What started out in Australia has quickly begun sweeping the United States. Now, it has reached the College campus. Everything about the “neknomination” changes, from the types of drinks people use to who is being nominated for the challenge. But despite traveling from Australia to the College, the game has managed to keep a constant in all of its change — it’s lethal to the body and unforgiving to the future.
The “neknomination” is a drinking game that utilizes social media to spread its competition rapidly around the world. A person’s participation in the game begins once they are nominated, meaning they have been challenged to film themselves drinking large amounts of alcohol in order to top the nominator’s previous combination of drinks. They then must nominate other people to complete the challenge within 24 hours.
Having already claimed five lives, the game has taken a dangerous toll on its participants — and yet people continue to play it, as not completing the challenge can reportedly result in online ridicule, according to the New York Daily News.
The issue of underage drinking is nothing new to the public. If The Signal’s Cop-Shop column is any indicator, it’s even more obvious on campus. But this game has taken drinking to a competitive level in which people forego their limits and do whatever it takes to outdrink their opponent.
“This is a lethal game,” Dr. Sarah Jarvis, medical adviser for the UK-based charity Drinkaware, told CNN. “The point about alcohol is that it affects your ability to recognize that you’re in danger, and it absolutely affects your ability to react to danger. So now we have a double whammy.”
However, students at the College have decided to partake in this game because they felt they knew their bodies’ limits well enough to avoid danger, making it no more lethal than going out to a party on the weekend.
“I think it could be seen as a problem for underage teens to (do the “Neknominator” challenge) because there’s a lot of alcohol, and people don’t know their limits,” said an anonymous sophomore business and pre-med double major who participated in the challenge. “That gives it a bad reputation for everyone else who can do it safely and in a controlled environment. I guess the difference is I knew that I would be able to handle what I drank. Other people think, ‘Here’s 10 shots, I’m gonna outdrink my friends and look cool,’ and that’s where the problem starts.”
Aside from the obvious safety issues to those who participate in this viral drinking game, the more astounding issue is that they have been posting the videos of themselves actually underage-drinking for anyone to see, including future employers. The game has even surpassed Facebook and hit YouTube, allowing videos without privacy settings to be viewed by anyone. For example, a YouTube video titled “The Gnarliest #Neknomination ever” shows a male consuming large quantities of liquor. He then participates in a ‘man-shot,’ where he snorts a line of salt, takes a shot, squeezes lemons into his eyes, gets punched in the face and finally downs a mystery cocktail. This participant may have felt he proved his masculinity by completing the ‘man-shot,’ but it can probably be inferred that a future employer may not be as convinced.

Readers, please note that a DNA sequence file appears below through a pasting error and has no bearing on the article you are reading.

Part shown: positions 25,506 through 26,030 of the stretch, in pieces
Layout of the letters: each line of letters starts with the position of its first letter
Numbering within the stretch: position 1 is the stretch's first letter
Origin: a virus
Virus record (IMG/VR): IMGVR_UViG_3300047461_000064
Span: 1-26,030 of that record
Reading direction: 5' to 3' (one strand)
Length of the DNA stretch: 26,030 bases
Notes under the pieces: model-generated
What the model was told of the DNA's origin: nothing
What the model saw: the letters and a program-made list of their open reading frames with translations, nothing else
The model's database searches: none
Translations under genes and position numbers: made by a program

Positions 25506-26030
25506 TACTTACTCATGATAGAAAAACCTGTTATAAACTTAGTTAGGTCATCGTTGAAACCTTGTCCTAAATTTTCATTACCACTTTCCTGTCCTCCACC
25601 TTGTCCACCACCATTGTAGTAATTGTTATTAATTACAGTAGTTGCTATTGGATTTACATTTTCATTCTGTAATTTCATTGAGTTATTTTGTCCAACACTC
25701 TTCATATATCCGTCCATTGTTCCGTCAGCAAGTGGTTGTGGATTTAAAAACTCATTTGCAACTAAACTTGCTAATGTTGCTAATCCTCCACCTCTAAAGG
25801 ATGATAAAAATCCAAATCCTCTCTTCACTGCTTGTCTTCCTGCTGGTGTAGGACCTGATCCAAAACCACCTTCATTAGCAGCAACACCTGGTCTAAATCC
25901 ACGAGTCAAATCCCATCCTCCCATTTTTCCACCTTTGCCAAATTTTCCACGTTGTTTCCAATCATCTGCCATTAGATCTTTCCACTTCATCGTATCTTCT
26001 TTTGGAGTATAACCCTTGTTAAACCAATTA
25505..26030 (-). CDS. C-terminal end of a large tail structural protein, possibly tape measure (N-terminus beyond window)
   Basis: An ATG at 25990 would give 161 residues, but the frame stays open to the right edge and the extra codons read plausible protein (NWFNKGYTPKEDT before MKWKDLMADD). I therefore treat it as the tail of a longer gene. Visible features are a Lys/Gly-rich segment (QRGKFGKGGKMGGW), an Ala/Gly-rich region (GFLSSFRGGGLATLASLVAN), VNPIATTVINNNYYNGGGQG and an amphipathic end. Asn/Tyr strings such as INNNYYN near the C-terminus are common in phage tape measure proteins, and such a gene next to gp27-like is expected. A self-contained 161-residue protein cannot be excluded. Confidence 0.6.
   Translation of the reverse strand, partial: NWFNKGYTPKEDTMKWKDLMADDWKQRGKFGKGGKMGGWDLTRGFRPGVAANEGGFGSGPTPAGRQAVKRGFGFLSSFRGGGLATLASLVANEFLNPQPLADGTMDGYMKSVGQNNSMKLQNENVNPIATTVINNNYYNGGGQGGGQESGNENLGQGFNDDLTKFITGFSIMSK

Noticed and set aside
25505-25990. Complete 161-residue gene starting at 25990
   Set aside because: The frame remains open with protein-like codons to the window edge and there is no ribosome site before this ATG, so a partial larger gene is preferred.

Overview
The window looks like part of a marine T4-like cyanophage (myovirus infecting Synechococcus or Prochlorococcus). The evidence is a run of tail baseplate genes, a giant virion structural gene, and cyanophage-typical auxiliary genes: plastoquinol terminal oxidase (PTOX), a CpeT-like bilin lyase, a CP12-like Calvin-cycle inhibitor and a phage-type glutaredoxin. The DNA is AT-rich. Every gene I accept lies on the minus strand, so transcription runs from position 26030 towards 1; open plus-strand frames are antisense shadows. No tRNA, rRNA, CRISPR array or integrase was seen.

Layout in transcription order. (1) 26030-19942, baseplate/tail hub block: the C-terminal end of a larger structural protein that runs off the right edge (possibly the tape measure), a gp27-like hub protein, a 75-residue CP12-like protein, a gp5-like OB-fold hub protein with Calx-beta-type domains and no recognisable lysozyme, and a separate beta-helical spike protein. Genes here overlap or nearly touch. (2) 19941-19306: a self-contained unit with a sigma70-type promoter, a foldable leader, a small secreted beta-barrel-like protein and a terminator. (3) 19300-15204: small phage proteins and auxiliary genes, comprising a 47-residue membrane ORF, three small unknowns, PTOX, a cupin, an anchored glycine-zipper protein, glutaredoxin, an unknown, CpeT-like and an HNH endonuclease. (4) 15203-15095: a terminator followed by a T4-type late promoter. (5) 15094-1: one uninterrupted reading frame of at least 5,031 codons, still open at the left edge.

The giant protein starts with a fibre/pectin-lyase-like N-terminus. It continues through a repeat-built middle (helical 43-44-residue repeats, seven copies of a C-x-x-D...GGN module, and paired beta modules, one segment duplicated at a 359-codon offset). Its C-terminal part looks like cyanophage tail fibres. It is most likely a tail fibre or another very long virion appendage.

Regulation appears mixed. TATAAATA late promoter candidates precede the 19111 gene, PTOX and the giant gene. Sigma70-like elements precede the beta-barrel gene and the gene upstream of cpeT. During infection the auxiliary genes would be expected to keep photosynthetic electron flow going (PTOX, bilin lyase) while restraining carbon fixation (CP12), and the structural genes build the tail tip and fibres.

“My motivation was pretty much, ‘Why not?’” the anonymous student said about accepting his nomination. “I have posted a video online with me drinking. However, I changed the privacy setting so only a few of my closest friends could see it that I trust. If (the participants) don’t change the setting on the video, then they are just stupid. There’s no reason everyone needs to see that, and it only harms yourself.”
Whatever the argument may be regarding the safety of the game — whether it’s kids just being kids or a health hazard — it is undeniably endangering students’ future endeavors and hard work. They could be losing a job opportunity, all in the name of the game, just to post a three-minute video proving their worthiness of a “neknomination.”
It’s even gone as far as leading a woman to strip down in a supermarket and down a drink. Another man chose to drink out of a toilet while other players mixed their spirits with dead mice, insects, engine oil and dog food, according to CNN. And the best part? All of these videos are free for the public to see and some of them have been picked up by news sources and spread around through social media.
While there’s been enough said and done about the issue of underage drinking, the “neknomination” brings teens to force themselves to drink voluminous amounts of alcohol in order to avoid getting mocked for bailing out on their nomination. But for those who are able to survive the game, it may be too late for them to right their social media faux pas. They are posting illegal activity for the world to see, leaving its mark in cyberspace forever — and possibly ruining a bright future before it even begins.